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RE: Perching, climbing, roosting was Re: 11th specimen of Archaeopteryx

> Date: Fri, 11 Nov 2011 18:33:42 +1100
> From: tijawi@gmail.com
> To: dinosaur@usc.edu
> Subject: Re: Perching, climbing, roosting was Re: 11th specimen of 
> Archaeopteryx
> Anthony Docimo <keenir@hotmail.com> wrote:
> > So dinosaurs require special pleading?
> Now that you mention it, yes. Yes they do require special pleading.
> Simply invoking snakes and frogs and possums, and how easy these
> critters can switch between a terrestrial and lifestyle, and then
> saying dinosaurs could do it too... it just doesn't mesh with the
> anatomy of non-avian theropods.
> > We *know* a transition occurred - we have birds these days, after all. It 
> > *is* possible. *Nobody* said it was easy.
> >
> > But some people are saying its impossible.
> I'm saying where's the evidence that non-avian theropods could perch
> or roost in trees?
 avian theropods evolved from non-avian theropods.
 to say that non-avian theropods couldn't do these things and their anatomy 
would never measure up, but the avian theropods can do those things and their 
anatomy always measures up, kinda negates any claim that we need to ditch 
Linnean taxonomy on the grounds that birds are a branch of dinosaurs.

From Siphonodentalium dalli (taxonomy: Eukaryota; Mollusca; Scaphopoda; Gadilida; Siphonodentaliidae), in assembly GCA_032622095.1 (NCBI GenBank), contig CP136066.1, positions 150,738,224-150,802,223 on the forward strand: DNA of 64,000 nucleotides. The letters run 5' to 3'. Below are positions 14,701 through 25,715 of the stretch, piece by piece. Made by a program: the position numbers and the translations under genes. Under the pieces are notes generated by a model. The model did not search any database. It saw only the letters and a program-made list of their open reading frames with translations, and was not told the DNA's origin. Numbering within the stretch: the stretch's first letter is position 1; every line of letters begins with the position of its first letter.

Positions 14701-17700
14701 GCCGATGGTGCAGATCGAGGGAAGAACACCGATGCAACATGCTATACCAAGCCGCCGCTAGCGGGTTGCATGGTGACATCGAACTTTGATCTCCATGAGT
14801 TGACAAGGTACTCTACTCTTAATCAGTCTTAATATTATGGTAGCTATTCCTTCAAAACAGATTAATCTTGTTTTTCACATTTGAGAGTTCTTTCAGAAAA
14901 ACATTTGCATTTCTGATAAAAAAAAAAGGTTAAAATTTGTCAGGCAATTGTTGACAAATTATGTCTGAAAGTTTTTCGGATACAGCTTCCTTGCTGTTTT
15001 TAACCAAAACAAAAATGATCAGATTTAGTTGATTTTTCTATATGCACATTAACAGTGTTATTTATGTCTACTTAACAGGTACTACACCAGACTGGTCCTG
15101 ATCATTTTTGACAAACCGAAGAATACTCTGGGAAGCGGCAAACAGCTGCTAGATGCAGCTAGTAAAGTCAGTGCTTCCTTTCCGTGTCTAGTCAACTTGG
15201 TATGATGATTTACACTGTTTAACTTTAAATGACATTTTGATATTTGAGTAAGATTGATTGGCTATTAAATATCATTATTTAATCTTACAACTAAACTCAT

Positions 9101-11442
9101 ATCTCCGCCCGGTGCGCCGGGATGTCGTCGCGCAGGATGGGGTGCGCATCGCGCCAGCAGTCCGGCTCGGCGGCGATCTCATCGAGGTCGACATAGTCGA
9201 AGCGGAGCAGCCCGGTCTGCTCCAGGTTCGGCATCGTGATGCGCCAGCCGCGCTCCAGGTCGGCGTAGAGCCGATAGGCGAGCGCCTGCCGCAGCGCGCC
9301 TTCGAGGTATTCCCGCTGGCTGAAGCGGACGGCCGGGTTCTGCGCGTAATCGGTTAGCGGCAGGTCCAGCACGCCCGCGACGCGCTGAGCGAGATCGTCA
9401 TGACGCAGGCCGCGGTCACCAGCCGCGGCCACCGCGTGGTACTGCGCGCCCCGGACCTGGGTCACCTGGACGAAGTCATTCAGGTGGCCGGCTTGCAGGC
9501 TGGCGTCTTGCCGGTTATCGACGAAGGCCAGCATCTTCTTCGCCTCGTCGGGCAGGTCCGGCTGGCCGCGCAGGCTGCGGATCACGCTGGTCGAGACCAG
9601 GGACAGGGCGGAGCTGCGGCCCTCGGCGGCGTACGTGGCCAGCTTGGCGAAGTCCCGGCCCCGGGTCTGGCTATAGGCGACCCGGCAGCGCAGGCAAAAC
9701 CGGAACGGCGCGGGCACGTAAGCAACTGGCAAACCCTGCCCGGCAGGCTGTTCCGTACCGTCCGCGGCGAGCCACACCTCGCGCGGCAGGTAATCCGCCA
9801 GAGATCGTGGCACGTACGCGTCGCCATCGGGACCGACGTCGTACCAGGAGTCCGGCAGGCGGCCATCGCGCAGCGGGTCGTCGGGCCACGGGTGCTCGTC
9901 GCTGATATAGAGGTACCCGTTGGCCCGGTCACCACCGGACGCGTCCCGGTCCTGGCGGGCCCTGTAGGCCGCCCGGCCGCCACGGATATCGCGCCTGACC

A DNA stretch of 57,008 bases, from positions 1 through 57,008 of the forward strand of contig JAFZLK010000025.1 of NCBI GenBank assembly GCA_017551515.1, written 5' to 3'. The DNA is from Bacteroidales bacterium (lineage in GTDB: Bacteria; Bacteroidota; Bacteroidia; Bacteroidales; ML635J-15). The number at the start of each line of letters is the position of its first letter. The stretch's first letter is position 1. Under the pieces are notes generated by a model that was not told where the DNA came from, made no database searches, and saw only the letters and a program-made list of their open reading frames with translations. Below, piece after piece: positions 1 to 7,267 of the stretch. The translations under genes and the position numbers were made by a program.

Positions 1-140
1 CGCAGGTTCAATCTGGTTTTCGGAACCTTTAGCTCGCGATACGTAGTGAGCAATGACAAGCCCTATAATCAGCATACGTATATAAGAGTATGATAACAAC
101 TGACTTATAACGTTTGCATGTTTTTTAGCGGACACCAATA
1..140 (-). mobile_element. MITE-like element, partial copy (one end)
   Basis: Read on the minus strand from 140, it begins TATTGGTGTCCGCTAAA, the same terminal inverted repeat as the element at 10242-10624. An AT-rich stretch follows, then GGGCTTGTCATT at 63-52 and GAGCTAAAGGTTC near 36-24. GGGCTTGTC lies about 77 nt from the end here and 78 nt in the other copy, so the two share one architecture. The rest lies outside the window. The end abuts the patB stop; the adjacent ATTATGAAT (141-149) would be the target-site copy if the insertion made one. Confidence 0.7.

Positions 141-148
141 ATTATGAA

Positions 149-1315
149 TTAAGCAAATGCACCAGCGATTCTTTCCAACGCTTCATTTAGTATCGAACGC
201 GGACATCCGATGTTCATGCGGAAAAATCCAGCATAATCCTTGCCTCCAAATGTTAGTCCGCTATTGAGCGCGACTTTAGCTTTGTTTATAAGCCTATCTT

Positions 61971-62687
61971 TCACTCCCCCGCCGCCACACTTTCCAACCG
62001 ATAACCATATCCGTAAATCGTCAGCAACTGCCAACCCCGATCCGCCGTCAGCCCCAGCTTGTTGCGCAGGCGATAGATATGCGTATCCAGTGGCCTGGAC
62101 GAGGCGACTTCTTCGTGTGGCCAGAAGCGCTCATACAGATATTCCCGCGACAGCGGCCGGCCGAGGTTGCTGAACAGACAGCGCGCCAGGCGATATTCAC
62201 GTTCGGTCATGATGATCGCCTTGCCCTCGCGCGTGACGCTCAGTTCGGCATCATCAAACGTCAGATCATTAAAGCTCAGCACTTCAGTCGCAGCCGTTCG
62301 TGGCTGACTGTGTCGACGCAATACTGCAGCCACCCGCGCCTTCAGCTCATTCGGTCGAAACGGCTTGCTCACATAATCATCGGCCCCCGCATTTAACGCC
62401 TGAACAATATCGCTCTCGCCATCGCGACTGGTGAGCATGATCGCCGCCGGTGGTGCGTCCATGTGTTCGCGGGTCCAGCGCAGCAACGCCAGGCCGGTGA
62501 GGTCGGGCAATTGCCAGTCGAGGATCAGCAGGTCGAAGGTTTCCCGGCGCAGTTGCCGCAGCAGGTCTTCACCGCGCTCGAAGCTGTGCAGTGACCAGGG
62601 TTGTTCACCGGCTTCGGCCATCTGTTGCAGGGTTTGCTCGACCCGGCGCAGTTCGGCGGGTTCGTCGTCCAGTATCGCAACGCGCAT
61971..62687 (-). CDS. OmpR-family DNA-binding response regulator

clearly the argument seems to be becoming more and more that birds are no more 
dinosaurs than mammals are reptiles - the anatomy is so radically overhauled 
that we can't say the non-mammalian reptiles are at all like mammals, any more 
than we can say non-avian theropods are at all like avian theropods.
 *that* is how your argument is starting to sound.
> No matter how intuitively attractive the idea is,
> it needs supporting evidence.

> > and I was pointing out the broad diversity of branch location - not that 
> > protobirds always used all branches

> Where's the evidence that basal paravians used ANY branches?
 use of branches?  paleontologists can't agree on if T.rex prefered live or 
dead prey - and that leaves evidence (teeth, teeth marks)   :)
 the sort of evidence you're asking for, would be a mummified tree branch with 
protobird clawprints on it.  (and then someone would say "those marks are from 
after the branch fell")
> The
> anatomical evidence indicates that confuciusornithids, sapeornithids,
> many enantiornitheans, and some basal euornitheans could perch on
> branches. But no theropod outside the clade formed by these taxa
> shows any evidence of perching. 
> > seriously, it doesn't matter what the backbone or shoulder looks like. no 
> > part of mammal anatomy lets you ignore the laws of physics
> > and plant biology (namely that the crown is always above any trunk, so you 
> > always have to cross the trunk if you're crawling from the
> > ground to the crown - it doesn't matter what part of Kingdom Animalia you 
> > are)
> Therian skeletons are ancestrally adapted for both scansoriality and
> arboreality. They could climb trunks as well as they negotiaed
> branches.
 actually, I thought of one exception to what I said before - the kangaroos who 
can leap 20 feet vertically, they can go from the ground to crown without 
touching the trunk.  but my statement holds true for everything else.
> "Kingdom Animalia"??!! Where are you writing from - the 1980's?
 I'm writing from the land of "need to make sure he understands what I'm saying 
about no animal of any type - backboned or not - being able to climb from the 
ground to the crown without touching the trunk."